A federal magistrate has recommended dropping murder charges against Diane Mannes in the deaths of three young men in a March, 1989, drunk-driving accident on the Conejo Grade because a Ventura County judge dismissed the case once before.
Trying Mannes a second time would violate her constitutional rights against double jeopardy, U.S. District Magistrate Volney V. Brown Jr. wrote in a recommendation to District Judge A. Wallace Tashima.
“The recommendation of a magistrate is given great weight and preference,” said Deputy Public Defender Neil B. Quinn, who petitioned the federal court last June on Mannes’ behalf for an order prohibiting another trial. Quinn said he expects that Tashima will approve Brown’s recommendation, which would bar prosecutors from pursuing a second murder trial against Mannes.
But prosecutors have vowed to appeal any such approval to the U.S. 9th Circuit Court of Appeals, Deputy Dist. Atty. Michael D. Schwartz said.
Schwartz, who argued against Mannes’ double-jeopardy claim in U.S. District Court last year, said that “case law allows the defendant to be retried for murder.”
Mannes, 35, of Somis, was tried in Ventura County Superior Court in November, 1989, on charges of drunk driving and second-degree murder in the accident.
On March 31, 1989, Mannes got behind the wheel of her Ford Bronco and drove on the Ventura Freeway with a blood-alcohol level that was more than twice the 0.10% legal definition of drunkenness in effect at the time.
Traveling in the slow lane down the Conejo Grade, the Bronco swerved to the right, grazed the victims’ disabled car and ran them down on the shoulder, witnesses said. The collision killed Scott Mullins, 20, of Mansfield, Ohio, and Camarillo residents Jacob Eugene Boyd, 14, and Joshua Daniel Oxenrider, 19, and injured two of their friends.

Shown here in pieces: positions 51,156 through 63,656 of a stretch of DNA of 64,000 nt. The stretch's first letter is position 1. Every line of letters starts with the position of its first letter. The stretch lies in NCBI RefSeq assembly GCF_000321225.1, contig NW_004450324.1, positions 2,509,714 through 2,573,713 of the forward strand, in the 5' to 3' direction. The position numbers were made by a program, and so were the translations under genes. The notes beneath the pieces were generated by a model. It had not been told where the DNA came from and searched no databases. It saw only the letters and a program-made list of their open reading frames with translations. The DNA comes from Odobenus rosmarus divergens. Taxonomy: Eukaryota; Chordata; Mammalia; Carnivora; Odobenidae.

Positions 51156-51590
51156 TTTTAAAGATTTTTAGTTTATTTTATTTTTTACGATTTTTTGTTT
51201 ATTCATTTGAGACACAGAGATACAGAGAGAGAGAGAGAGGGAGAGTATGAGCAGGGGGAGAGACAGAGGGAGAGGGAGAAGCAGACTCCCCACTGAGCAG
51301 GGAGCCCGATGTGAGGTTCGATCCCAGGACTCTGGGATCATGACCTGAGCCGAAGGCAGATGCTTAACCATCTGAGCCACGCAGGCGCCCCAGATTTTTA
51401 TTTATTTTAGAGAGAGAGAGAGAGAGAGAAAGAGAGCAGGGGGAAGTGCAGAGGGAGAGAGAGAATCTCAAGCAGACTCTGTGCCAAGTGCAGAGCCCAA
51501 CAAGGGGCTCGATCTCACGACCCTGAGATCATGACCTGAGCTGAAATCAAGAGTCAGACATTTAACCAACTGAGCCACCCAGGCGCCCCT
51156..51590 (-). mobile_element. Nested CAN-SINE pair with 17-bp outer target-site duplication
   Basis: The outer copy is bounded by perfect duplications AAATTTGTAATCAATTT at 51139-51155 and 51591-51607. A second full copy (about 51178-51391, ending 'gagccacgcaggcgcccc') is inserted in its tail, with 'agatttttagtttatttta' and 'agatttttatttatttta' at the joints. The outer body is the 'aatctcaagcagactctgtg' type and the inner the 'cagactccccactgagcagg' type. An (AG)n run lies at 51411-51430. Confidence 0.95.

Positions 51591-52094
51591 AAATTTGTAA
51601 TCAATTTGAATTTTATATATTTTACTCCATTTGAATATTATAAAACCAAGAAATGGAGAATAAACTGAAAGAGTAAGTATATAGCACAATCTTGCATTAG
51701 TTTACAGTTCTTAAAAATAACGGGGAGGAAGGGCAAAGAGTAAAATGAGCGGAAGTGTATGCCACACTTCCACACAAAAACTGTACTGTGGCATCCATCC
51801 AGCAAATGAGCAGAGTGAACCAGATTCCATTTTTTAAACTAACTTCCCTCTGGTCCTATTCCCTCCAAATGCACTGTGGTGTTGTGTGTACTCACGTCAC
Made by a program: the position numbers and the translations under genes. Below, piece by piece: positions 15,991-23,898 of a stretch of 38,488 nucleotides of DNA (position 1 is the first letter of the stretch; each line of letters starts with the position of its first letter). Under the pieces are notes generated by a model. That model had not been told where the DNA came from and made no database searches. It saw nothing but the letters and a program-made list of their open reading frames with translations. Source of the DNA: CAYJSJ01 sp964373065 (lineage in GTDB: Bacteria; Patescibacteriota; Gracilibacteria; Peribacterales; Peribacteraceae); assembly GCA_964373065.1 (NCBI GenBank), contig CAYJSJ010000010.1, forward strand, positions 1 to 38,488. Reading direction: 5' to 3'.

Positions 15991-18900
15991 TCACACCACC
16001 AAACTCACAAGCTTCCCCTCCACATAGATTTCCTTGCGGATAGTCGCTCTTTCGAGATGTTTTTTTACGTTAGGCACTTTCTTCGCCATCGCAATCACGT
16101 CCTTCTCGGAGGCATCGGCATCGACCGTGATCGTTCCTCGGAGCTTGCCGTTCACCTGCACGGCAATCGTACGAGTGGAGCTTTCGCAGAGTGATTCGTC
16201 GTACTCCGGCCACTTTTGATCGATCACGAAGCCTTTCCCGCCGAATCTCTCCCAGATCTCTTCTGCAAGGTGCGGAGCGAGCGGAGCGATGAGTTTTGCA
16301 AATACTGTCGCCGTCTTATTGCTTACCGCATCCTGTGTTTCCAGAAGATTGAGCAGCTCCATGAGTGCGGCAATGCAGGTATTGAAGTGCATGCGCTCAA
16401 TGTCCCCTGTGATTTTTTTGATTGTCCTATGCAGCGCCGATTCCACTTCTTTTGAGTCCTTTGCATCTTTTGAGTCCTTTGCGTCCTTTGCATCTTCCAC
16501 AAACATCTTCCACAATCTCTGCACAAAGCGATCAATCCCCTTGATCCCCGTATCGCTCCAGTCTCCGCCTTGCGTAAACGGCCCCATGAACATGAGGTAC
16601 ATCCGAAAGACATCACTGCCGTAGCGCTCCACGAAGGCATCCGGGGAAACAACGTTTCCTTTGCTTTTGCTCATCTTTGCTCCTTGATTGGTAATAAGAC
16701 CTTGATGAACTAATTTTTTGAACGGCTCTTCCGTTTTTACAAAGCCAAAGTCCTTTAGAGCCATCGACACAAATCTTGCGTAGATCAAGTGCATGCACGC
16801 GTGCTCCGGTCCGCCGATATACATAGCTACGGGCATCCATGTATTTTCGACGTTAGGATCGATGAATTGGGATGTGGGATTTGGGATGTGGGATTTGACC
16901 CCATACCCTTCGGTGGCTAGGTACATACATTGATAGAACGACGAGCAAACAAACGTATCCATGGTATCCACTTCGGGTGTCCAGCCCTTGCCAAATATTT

The jury convicted Mannes of drunk driving, but deadlocked on a 7-5 vote in favor of convicting her on three second-degree murder charges. She is serving a four-year sentence in Ventura County Jail for drunk driving.
On Nov. 30, 1989, Judge Robert J. Soares refused prosecutors’ requests to reset the case for trial, ruling that a second trial would be “a waste of time and money.”
Soares’ ruling said, in part, “I can see no reasonable possibility that a new jury could arrive at a unanimous verdict of guilty on the murder charge.” But the ruling also said Mannes “should not escape punishment for any deaths she has caused. Provided she is properly charged, I am certain she will not.”
In most cases when a jury is deadlocked, the judge declares a mistrial, leaving the door open for prosecutors to refile the same charges. Soares dismissed the murder charges in this case, and when Deputy Dist. Atty. Donald C. Glynn refiled second-degree murder charges, the public defender’s office petitioned the federal court to halt the prosecution.
Brown issued his recommendation Dec. 27.
It said, in part, “Where the trial court finds that the evidence at the first trial was legally insufficient to sustain a verdict, double jeopardy protection would be violated by a retrial on the same charges . . . That is this case! “
Schwartz had argued in his response to Mannes’ petition that Soares’ dismissal “does not resolve any factual elements of the crime, but reflects merely that dismissal would be ‘in the furtherance of justice.’ ”
But Brown replied in his recommendation: “This may be what state law provides, but . . . it is ineffective to deprive petitioner of her Fifth Amendment constitutional rights.”
Schwartz said this week that he will file objections to Brown’s recommendation before Jan. 16.
Soares’ ruling “does not prevent us from retrying a defendant,” Schwartz said. “It was a dismissal, but it does not constitute an acquittal.”
But Deputy Public Defender Neil Quinn criticized the district attorney’s persistence in pressing murder charges against Mannes, despite her repeated offers to plead guilty to lesser charges of manslaughter in the victims’ deaths.
“The district attorney’s position in this case is so unreasonable that by their very position . . . that they may endanger their ability to secure any conviction at all,” Quinn said.
“The state has to follow certain rules and the state is breaking those rules,” Quinn said. “There’s going to come a time when a court is going to say, ‘You forfeit the right to charge her with any offense because you’re breaking the rules.’ And we would not count it as a victory if that occurs.”